One of the Florez bills would enable the California Department of Health Services to effectively manage and protect public safety in the event of a similar outbreak by permitting DHS inspectors to investigate possible outbreaks, and, if necessary, to recall or quarantine potentially dangerous produce. Another would require DHS to enact regulations mandating that growers use the good agriculture practices as opposed to simply recommending their use, and that all growers follow a set of minimum uniform standards, subject to substantial enforcement penalties.
The third bill would require that growers create and implement an effective trace-back system that would allow DHS to trace effectively and quickly potentially dangerous produce to its source, thereby reducing the risk that a small outbreak would grow into a far greater one.
Perhaps the most important aspect of the proposed legislation is that it allows the whole issue of produce safety to be openly discussed. It would force all affected parties, including the growers, to address a bigger and broader perspective. This is something that no voluntary trade marketing agreement can do. Show me, for instance, where a spinach grower working in a voluntary framework would have jurisdiction over the activities of a cattle rancher.
Assemblywoman Anna Caballero summarized the complexity of the problem when she told the Salinas Californian, "The scientists need to study all the pathways" to determine how the pathogen ends up on plants and to determine whether the toxins are on the inside or outside of the plants.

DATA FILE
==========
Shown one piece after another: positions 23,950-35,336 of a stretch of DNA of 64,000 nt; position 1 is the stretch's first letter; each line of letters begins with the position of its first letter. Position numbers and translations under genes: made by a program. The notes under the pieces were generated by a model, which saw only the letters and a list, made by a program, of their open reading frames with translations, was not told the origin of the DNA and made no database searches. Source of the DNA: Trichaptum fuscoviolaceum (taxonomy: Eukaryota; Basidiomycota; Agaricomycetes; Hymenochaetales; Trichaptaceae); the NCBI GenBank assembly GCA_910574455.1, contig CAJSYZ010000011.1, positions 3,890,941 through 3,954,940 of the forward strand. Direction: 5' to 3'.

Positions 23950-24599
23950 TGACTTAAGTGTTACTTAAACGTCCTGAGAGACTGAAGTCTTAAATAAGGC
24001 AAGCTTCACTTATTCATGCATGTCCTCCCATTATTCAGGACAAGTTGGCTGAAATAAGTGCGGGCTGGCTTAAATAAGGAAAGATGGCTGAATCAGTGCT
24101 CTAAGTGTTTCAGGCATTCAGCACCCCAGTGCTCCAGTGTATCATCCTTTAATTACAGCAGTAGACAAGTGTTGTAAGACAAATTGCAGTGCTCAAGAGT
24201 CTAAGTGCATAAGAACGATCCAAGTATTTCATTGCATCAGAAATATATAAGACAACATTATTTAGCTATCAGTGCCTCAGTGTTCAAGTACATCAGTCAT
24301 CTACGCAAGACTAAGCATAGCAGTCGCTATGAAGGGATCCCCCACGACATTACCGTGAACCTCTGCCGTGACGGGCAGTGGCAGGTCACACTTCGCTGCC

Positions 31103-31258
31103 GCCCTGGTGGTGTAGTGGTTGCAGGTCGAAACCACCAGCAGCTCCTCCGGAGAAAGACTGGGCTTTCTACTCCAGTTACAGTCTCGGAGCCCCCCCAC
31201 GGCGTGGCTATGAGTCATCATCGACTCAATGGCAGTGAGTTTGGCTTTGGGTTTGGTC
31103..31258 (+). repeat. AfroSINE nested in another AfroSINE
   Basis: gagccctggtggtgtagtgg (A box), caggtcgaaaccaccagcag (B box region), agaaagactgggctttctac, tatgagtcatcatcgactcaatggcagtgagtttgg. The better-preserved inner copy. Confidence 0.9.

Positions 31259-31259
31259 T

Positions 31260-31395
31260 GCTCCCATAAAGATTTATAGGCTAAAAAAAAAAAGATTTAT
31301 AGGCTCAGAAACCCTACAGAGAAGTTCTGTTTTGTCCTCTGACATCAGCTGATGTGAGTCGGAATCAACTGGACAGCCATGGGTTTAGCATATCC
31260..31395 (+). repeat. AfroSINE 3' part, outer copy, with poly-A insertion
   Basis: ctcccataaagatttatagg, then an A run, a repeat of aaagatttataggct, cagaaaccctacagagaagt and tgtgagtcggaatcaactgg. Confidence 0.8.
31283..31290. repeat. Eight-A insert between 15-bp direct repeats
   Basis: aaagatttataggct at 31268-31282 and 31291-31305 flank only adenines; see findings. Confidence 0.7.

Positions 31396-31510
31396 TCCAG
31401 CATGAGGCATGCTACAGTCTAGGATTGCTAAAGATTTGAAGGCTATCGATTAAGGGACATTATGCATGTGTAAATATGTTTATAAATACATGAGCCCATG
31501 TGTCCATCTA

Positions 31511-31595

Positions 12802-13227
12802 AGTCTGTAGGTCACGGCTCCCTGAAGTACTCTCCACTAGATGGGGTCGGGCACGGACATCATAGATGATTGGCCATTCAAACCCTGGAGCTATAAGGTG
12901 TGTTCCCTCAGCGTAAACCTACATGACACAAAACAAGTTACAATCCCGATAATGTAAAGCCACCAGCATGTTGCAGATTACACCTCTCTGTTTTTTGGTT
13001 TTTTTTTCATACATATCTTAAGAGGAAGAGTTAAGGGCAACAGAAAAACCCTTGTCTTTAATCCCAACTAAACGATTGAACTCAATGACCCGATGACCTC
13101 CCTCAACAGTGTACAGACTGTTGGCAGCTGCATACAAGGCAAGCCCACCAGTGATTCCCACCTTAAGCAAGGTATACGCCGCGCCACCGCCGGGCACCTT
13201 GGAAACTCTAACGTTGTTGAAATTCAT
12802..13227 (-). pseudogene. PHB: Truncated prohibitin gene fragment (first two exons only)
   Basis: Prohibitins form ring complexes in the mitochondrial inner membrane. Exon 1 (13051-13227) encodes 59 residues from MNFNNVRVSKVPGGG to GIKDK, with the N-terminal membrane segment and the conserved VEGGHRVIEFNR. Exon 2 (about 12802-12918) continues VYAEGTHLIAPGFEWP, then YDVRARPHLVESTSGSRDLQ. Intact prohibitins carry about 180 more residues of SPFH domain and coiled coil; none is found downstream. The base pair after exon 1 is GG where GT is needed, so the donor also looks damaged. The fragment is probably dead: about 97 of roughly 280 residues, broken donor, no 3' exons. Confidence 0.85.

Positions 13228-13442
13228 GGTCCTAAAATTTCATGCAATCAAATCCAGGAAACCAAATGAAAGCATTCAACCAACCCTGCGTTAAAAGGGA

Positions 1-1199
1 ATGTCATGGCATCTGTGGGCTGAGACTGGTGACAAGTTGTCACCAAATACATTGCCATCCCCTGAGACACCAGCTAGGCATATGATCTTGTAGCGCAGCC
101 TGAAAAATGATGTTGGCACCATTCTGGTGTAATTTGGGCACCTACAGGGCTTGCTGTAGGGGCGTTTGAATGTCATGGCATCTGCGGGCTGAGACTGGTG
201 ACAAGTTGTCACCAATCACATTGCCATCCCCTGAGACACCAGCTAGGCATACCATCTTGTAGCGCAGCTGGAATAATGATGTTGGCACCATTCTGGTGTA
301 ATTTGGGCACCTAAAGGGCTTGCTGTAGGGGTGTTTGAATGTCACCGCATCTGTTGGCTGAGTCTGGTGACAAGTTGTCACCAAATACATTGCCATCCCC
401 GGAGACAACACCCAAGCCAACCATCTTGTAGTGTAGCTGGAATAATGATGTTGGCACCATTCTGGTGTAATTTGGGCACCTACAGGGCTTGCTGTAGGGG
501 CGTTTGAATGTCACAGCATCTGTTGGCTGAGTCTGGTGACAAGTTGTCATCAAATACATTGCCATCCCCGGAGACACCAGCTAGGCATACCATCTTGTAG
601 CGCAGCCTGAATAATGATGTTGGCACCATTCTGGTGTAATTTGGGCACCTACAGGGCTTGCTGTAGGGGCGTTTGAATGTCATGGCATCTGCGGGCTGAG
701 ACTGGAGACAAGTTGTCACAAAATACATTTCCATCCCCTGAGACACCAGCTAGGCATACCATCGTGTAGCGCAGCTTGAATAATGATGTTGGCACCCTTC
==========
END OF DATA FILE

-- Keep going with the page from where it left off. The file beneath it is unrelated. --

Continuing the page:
However, we don't have time anymore for a lot of studies. Now is the time to start taking action.
There are studies that say the problem is that the process of taking cattle off hay and feeding them grain before they are slaughtered has caused the acidity levels to soar and E. coli to grow in cattle. In fairness, we are sure there are studies that have an opposing view. But in either case, is a voluntary marketing agreement among some of the growers going to practically deal with the problem, or does our nation need a broader and more substantive solution?
We need to work together to make the nation's food supply safe. The only entity capable of having the broad jurisdiction to successfully address the problem is a governmental body. It simply cannot be accomplished by a handful of growers getting together in a room, endorsing what they already are doing, and then asking to "trust us."
We can tell you firsthand what not finding a solution means. It means getting a call that your loved one is at the hospital and may not make it, so you better come quickly. It means that when you get there you suit up in bio-hazard clothes just to say hello. It means you can't rub your mother's forehead and tell her it will get better. For some, it means feeling the weight of a casket as you carry your loved one to a final resting place, trying to find the words to say goodbye.
We have 300 million Americans depending on the nation's food producers. We have the latest technology, state-of-the-art farming practices, and an infrastructure of hard-working Americans who get products to our stores and around the world every day. We know that there are enough great ideas out there to solve this problem. Yes, it will take work, setting aside party partisanship, setting aside egos. We have no choice but to do this.
Editor's note Authorities in Washington say E. coli likely contributed to the death of Betty Howard, whose sons wrote this piece. The family's lawyer, William Marler, says the insurance company for Dole Food covered her medical costs after she ate tainted spinach last fall. Darryl Howard is a research consultant in Salem, Ore., and longtime Republican Party official. He is scheduled to testify Tuesday in San Francisco as part of FDA hearings on produce safety. Brian Howard is a construction manager for a federal contractor in Richland, Wash., and the third brother, Paul, is a Richland jeweler.